Home > FtB > Everyone’s already seen this.

Everyone’s already seen this.

Everyone’s already seen this picture already, I’m sure.  It’s been making the rounds.  Does anyone know how this got released? Some of my upcoming questions will be moot if Rachel released it herself.  Also, I just want to say that I myself am thoroughly amused and enamored by this picture, I just think that it’s quite interesting what the blogosphere response has been to it (This is reading as my “I am not an angry feminist disclaimer!”  I  guess it is.).  A few thoughts:

  1. It’s so funny that Rachel used to have long hair! Just kidding.  As we all know, butches are always butch-presenting, and nobody – especially those with gender-variant presentations – has ever experienced any kind of change in their gender presentation.  Especially not Rachel Maddow.
  2. I  am really happy to see this picture.  It reminds me that even butch style icons participated in compulsory femininity.  Maybe Rachel even felt very comfortable with her presentation in this picture! I know that I have similar pictures – long hair, pearls, off-the-shoulder dress – from my sorority days and up until the last year, I was quite happy with the way they turned out.  Even though I never would have chosen to style myself that way the rest of the time.
  3. I haven’t seen a single person thus far say, “She looked so pretty like this.  I wonder why she doesn’t dress like this now!”  Thank the Lord.  Then again,  haven’t been reading any comments.
  4. I guess it depends on Rachel’s identity and relationship with her gender, but I just wonder how I would feel if I were a butch-presenting public figure and a picture like this hit the internet waves and generated discussion.  I do not think I would like it if you guys saw pictures of me in my female attire, or wearing make-up, or with long hair.  That’s me though.  Would you? I think it would be considered hugely transphobic if Rachel were a transman and this photo went around.  Not that I think transmen and butches are the same things, but occasionally, yes, our concerns overlap.  Like some transmen, I’ve met butches who were protective of their past.  Then again, like some butches, I’ve met transmen who were not that protective of their past.
Categories: FtB
  1. July 9, 2010 at 1:15 pm

    Most of the posts I have seen of this have been “omg she was a babe in h.s.!” from mainstream media/blogs. the queer spots it has turned up are just “omg awesome”.

    i’m not protective of my non-butch past. i was a dress wearing long haired little girl until 10 because it was compulsory under my mom’s regime, but then i started begging for shorter hair and pants, and that was that–more or less– i did a lot of compulsory femininity stuff in high school and i wore a dress when i married my husband even though i wanted to wear a tux too… alas i haven’t worn a dress in a long time– since before i got divorced probably.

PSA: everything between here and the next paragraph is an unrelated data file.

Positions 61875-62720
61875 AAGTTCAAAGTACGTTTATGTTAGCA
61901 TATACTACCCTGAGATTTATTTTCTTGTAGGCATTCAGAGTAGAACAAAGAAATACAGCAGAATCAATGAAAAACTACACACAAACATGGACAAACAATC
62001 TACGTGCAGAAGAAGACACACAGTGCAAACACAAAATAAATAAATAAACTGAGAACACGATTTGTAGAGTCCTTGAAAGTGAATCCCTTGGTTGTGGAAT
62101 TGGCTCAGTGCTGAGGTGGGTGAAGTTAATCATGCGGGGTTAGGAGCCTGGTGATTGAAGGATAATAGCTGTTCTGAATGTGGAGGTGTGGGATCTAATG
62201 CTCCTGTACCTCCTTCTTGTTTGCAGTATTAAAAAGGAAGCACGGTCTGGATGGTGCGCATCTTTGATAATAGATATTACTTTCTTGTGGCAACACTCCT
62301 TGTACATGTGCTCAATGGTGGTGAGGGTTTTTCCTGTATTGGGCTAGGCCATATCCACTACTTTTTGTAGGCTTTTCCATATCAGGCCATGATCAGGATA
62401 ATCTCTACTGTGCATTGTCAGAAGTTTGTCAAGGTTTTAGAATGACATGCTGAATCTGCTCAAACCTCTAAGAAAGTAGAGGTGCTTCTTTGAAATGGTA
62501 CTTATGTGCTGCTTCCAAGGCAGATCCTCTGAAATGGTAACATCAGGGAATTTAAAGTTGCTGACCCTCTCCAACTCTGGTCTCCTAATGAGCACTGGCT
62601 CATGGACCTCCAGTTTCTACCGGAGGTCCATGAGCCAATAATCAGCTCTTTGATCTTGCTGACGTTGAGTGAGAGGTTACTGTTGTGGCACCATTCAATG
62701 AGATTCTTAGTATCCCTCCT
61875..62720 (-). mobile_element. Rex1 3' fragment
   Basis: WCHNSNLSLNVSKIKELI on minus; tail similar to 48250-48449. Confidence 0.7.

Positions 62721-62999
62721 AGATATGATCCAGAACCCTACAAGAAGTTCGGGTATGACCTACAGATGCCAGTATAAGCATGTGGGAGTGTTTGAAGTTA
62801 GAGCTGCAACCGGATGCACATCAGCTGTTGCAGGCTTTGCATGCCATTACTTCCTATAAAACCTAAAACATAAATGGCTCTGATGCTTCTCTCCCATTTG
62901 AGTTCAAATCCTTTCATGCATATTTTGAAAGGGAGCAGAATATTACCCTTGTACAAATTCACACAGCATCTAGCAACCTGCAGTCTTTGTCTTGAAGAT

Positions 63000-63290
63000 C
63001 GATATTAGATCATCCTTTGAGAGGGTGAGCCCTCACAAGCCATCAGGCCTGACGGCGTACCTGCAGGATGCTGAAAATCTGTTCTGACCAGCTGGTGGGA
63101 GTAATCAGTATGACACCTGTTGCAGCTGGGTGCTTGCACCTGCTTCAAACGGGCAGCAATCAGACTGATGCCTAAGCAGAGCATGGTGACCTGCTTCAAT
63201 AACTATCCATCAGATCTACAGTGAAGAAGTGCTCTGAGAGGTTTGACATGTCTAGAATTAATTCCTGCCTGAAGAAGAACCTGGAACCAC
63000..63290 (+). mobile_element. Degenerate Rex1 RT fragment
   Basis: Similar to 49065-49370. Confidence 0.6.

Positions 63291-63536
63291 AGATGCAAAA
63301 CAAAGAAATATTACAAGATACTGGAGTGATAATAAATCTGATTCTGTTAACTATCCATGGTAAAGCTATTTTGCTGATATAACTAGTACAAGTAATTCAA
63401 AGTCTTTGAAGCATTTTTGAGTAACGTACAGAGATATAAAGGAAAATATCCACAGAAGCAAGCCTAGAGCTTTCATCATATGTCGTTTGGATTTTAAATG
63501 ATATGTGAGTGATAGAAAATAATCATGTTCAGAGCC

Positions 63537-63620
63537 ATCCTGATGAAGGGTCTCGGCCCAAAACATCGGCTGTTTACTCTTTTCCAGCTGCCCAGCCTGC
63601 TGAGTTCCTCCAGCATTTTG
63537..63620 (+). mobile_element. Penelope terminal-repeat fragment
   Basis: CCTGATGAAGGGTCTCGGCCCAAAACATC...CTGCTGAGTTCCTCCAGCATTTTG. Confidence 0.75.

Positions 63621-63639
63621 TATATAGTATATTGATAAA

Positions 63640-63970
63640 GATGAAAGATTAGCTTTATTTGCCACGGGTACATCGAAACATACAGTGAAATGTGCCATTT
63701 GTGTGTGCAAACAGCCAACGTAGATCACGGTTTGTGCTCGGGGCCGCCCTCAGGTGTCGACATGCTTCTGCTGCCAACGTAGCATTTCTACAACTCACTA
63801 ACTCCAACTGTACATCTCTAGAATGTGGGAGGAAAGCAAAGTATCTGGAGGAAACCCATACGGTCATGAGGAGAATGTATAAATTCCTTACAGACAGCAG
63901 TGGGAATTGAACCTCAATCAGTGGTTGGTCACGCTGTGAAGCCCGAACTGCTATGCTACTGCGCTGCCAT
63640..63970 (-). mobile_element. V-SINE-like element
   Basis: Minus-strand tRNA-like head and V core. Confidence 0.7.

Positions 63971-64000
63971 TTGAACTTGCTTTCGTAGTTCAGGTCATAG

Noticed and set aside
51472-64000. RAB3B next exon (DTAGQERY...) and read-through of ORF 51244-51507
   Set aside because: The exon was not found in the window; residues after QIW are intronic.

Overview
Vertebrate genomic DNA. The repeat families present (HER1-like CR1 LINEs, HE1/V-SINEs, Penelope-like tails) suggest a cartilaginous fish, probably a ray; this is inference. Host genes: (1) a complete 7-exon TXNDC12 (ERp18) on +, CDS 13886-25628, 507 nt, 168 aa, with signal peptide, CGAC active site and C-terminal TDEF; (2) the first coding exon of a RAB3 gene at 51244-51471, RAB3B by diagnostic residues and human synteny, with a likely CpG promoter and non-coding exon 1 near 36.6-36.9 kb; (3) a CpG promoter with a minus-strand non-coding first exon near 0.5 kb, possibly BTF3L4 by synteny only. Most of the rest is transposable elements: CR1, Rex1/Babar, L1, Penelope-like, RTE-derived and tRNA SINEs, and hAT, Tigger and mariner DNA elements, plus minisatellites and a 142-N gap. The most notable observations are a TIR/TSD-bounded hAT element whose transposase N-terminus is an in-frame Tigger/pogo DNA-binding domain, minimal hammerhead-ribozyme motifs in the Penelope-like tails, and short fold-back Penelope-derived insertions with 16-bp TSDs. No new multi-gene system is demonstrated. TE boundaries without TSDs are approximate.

• July 19, 2010 at 12:08 pm

      Part of my protection comes from the purpose that this blog serves. I’m surprised by how much writing with an alias makes me feel separate from my lived-in self. Even though there is a lot of overlap (indeed, mostly overlap), I’m less comfortable showing my occasionally feminine self on here. Not totally UNcomfortable, just less comfortable.

  2. me
    July 10, 2010 at 4:02 am

    Rachel in drag…so glad she grew outa long hair :) there’s a photo of me at my matric dance (kinda like prom) in a purple satin dress with matching little heels – I still look butch *shrug*

    • July 19, 2010 at 12:06 pm

      I was quite happy with my prom dress! But that was at the point where I felt most comfortable with my femininity. As soon as my comfort started waning again, I think I went back to looking butch, or at least, looking uncomfortable in pictures.

  3. G
    July 15, 2010 at 10:30 pm

    Really interesting concept. I had to think about it for a couple days to sort it out.

    I’ll admit, I’m a little protective of my pre-butch past. Most of that stems from the fact that I’ve never really had a lot of positive (to me) feedback about it. I get comments that are usually wistful (especially from my family) or ridiculing, and I can’t say that I like either one. I also don’t really know how to respond when I get those “Oh my god, you’re wearing make-up!”-type comments. It was a time of my life where I felt really out of place and uncomfortable, so I’m open to the fact that I might be overly sensitive to people pointing that out to me.

    • July 19, 2010 at 12:04 pm

      Like Rachel, I was a babe in high school. And like you, most of the comments about me prior to my embrace of my butch self, are wistful. I find that ridiculing comments toe the line between being surprised and being ridiculing however. I think people are trying to make me feel more secure in my current identity: “I can’t believe you wore THAT, it’s so not YOU.” I’m not sure if there is a perfect way to respond to my pre-butch past. As you said, I’m overly sensitive to that time, as I was very uncomfortable. Anything makes me remember that discomfort.

  4. August 19, 2010 at 6:13 am

    Am I the only queer girl who has not seen this picture? First I was speechless and then I wondered if it was Photoshopped. I’m not into stereotypes but I can admit I was shocked. Even though she looks beautiful here, I actually prefer the appearance she self-identifies with now over this yearbook picture. Thanks for the heads up.

  1. No trackbacks yet.

Leave a Reply

Fill in your details below or click an icon to log in:

WordPress.com Logo

You are commenting using your WordPress.com account. Log Out /  Change )

Google photo

You are commenting using your Google account. Log Out /  Change )

Twitter picture

You are commenting using your Twitter account. Log Out /  Change )

Facebook photo

You are commenting using your Facebook account. Log Out /  Change )

Connecting to %s

%d bloggers like this: